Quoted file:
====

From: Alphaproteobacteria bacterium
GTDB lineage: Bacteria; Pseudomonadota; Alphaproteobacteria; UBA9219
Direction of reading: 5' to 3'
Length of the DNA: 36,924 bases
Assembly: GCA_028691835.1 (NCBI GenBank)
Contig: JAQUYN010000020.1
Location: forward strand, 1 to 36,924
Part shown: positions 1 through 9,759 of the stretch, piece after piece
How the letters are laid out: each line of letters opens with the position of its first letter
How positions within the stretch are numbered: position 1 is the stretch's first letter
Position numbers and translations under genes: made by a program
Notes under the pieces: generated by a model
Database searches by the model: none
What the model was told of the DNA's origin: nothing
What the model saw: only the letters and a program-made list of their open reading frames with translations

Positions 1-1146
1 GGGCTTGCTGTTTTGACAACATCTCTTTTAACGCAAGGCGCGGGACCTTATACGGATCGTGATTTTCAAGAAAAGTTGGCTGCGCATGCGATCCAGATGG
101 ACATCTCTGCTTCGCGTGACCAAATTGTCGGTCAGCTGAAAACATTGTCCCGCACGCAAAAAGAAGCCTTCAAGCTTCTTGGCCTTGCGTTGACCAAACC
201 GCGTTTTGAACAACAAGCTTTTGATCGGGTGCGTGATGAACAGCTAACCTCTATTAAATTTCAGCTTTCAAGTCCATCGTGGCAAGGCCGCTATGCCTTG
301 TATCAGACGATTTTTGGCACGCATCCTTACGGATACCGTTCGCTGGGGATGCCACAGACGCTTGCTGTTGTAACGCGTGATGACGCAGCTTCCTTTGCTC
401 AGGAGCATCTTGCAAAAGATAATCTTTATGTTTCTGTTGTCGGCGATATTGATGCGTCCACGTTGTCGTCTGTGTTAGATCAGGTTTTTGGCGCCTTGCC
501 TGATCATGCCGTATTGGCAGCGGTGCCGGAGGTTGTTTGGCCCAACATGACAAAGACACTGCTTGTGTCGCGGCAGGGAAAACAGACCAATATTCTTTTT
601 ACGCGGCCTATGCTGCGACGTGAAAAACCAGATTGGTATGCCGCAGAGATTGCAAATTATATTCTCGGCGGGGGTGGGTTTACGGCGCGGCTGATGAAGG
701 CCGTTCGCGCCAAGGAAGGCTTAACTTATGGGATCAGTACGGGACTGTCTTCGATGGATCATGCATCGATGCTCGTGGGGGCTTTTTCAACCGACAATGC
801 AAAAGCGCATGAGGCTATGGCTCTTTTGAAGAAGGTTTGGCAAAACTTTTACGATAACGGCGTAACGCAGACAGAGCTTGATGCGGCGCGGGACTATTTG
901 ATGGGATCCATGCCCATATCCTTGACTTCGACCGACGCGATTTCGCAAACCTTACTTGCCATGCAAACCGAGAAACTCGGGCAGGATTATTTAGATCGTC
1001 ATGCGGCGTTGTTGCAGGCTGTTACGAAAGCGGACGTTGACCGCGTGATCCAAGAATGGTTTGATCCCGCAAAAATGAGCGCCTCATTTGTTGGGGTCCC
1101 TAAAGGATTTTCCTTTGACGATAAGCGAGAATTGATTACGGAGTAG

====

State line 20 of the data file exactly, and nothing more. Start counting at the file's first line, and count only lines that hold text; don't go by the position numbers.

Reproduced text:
301 TATCAGACGATTTTTGGCACGCATCCTTACGGATACCGTTCGCTGGGGATGCCACAGACGCTTGCTGTTGTAACGCGTGATGACGCAGCTTCCTTTGCTC